The world has make great progress in eliminating inequality between men and women in health and education, but not in economic participation and political empowerment, according to a survey of 135 nations.
The annual survey by the Geneva-based World Economic Forum shows that four Nordic countries Iceland, Norway, Finland and Sweden lead the world again in promoting equality of the sexes, and the United States continues its ascent in the rankings, rising from 19th to 17th place.
The survey shows that a number of relatively poor countries have made major strides to close the gender gap and rank in the top 25 the Philippines, Lesotho, South Africa, Cuba, the Bahamas and Burundi. They outrank Russia at number 43, China at 51, Brazil at 82, Italy at 74, Qatar at 111, India at 113 and Saudi Arabia at 131.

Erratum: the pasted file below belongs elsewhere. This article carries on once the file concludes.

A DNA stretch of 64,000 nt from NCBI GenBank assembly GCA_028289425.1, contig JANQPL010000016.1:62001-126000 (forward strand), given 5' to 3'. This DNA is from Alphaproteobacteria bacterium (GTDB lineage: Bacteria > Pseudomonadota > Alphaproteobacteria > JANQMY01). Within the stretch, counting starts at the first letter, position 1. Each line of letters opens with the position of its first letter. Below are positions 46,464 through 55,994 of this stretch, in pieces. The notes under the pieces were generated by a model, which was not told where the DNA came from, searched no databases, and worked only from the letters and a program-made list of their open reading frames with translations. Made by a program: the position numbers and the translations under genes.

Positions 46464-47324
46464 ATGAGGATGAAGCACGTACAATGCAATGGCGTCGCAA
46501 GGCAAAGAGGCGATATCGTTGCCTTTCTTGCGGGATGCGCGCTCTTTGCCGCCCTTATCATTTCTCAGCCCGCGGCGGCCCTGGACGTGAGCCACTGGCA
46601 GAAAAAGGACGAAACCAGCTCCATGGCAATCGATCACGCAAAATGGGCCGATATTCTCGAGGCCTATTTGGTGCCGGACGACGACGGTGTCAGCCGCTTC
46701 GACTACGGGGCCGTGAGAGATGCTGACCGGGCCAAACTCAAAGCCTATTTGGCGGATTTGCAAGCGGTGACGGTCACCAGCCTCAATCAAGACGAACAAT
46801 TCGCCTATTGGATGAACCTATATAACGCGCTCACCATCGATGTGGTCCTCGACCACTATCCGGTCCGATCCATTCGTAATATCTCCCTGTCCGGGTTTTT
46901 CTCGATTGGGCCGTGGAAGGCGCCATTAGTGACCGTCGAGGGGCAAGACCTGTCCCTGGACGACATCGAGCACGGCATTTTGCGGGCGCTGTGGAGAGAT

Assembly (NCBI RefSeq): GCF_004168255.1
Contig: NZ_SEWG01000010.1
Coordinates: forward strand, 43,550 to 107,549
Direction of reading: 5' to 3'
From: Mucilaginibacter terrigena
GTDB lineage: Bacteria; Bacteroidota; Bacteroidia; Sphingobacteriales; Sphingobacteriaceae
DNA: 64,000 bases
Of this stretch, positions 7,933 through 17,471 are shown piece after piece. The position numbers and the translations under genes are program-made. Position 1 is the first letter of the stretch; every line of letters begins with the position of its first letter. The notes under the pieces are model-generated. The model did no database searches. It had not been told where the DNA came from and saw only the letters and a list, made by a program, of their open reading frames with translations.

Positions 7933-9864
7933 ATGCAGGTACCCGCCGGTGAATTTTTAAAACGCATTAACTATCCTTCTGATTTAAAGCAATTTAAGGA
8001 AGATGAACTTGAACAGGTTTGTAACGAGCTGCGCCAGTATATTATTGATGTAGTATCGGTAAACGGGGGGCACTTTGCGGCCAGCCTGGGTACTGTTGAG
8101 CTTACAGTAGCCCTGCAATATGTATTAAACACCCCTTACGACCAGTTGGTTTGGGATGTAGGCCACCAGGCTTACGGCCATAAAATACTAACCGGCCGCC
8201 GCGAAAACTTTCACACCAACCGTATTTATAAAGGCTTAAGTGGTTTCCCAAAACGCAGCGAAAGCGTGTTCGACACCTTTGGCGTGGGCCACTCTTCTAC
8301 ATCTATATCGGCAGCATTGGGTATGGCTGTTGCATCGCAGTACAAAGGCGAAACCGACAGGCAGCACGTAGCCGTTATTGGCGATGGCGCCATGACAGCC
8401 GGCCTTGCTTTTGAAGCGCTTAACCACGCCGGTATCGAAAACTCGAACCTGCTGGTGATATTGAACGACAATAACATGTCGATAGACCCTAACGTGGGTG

But no country has closed the gap between men and women when it comes to health and survival, educational attainment, economic participation and opportunity and political empowerment.
"A world where women make up less than 20 per cent of the global decision-makers is a world that is missing a huge opportunity for growth and ignoring an untapped reservoir of potential," Klaus Schwab, founder and chairman of the World Economic Forum, said in a statement.
The annual survey, showed that over the past six years about 85 per cent of countries have narrowed the gender gap. But in other countries the gap widened and the situation for women worsened, including in Nigeria, Mali, Colombia, Tanzania and El Salvador.